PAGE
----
Dignity: bearing, conduct, or speech indicative of self-respect or appreciation of the formality or gravity of an occasion or situation.
There is no greater indication of just how muddled we have become as a society as when those who have every reason to know better say things that might reflect their opinion, but don’t really make sense.
Friday afternoon, I was in my office, perusing an email thread that was sent to us because we are part of the Elder Law email list-serve, and I read this exchange:
Lawyer One: This is a moral issue as well as a legal one. What I tell my clients is that Congress, representing the will of the people, has set up our health care system so that we all are responsible to pay for our own long term care unless we are destitute, i.e., have less than $2,000 in assets. Under the law he is required to pay for his own care because he can afford it. If he chooses to take steps to make himself eligible, then he is asking the taxpayers to support him. Does he want to do that?
Most clients with resources to pay for their own care choose to pay for it themselves.
Personally, I’d prefer a universal health care system, but that’s not what we have in this country.
Lawyer Two: My somewhat obvious prejudice is for some sort of moral and ethical answer to this dilemma: health and long term care and death with dignity, so that people don’t have to waste their estate. So, I aggressively want to find a solution because our political/social will has not matured to this point.
I am getting the drift that there is no current answer.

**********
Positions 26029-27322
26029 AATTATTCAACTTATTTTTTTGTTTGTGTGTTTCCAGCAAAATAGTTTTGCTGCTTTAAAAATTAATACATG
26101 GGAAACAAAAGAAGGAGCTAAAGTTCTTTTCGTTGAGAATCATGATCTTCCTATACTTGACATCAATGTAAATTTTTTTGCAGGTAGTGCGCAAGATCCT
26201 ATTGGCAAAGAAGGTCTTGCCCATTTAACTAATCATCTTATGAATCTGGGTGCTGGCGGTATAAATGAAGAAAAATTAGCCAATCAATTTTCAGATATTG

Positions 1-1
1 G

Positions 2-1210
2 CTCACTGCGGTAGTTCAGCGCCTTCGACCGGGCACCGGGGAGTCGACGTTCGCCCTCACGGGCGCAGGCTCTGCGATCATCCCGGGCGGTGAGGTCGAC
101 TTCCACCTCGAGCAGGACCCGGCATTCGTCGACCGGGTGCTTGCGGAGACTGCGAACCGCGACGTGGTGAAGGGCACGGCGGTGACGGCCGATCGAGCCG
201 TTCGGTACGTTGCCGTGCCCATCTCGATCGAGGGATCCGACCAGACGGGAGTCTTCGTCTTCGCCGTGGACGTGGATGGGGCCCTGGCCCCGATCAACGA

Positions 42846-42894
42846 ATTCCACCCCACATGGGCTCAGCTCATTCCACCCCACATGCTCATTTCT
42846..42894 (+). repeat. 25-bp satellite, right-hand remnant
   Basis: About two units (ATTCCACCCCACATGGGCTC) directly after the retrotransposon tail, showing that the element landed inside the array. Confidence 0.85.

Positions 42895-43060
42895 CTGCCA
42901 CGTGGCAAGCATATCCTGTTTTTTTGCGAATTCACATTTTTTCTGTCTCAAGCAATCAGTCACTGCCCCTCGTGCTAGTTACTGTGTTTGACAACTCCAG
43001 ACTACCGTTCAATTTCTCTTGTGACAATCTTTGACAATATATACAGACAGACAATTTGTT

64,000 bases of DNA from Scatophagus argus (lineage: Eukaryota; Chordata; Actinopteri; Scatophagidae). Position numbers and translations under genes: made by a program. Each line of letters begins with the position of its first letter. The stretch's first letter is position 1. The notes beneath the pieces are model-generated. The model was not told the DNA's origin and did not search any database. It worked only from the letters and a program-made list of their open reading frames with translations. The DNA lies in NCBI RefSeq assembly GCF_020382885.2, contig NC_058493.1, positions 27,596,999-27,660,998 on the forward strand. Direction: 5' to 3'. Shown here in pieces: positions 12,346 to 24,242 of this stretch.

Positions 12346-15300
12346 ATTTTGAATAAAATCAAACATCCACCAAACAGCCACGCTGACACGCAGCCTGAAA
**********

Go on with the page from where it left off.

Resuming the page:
There is so much fail in this exchange. From the point of expecting that the taxpayer will pay for long-term care for those who can afford to pay for it themselves, to the idea that a person’s self-respect and bearing can be purchased, and that others should be compelled to purchase it for them, I see a breakdown in logic and a fundamental misuse of the language that is our stock in trade.
There are some simple truths that are ignored by both officers of the court:
1) Only you can give you dignity. That is why it is a display of self-respect. I’ve seen people who have this in the face of sure and certain disdain of everyone surrounding them. When it is real, no amount of disrespect and derision from others will change it.
2) Compelling others to buy it for you is unjust. It is not charity, as charity cannot be compelled.
3) I’ve worn my copy of the Constitution out looking for where it is for the Government to provide “dignity” to anyone. I can’t find it.
4) People do not value what they do not pay for. This is the most pointed truth of them all, and I have seen it played out again and again with people who have the means to pay for their own care who self-impoverish to become eligible for government paid long-term care, as they frantically gift away their entire estate not out of love of the beneficiaries, some of whom they believe to be undeserving, but only to get the care on someone else’s tab.
I find it offensive to suggest that it is somehow “immoral” that we don’t offer long-term care for everyone, paid for by others who are compelled to do so. I resent the fact that I am increasingly expected to bear this cost, and in so doing, keep less of what I labored to make for the benefit of my own family, while the people who I am paying for can, with planning, divest themselves of everything they have, allowing their own families to keep more of this benefit while taking from mine.
My profession does not do anyone a service when it presumes to confuse that which is permissible with being moral.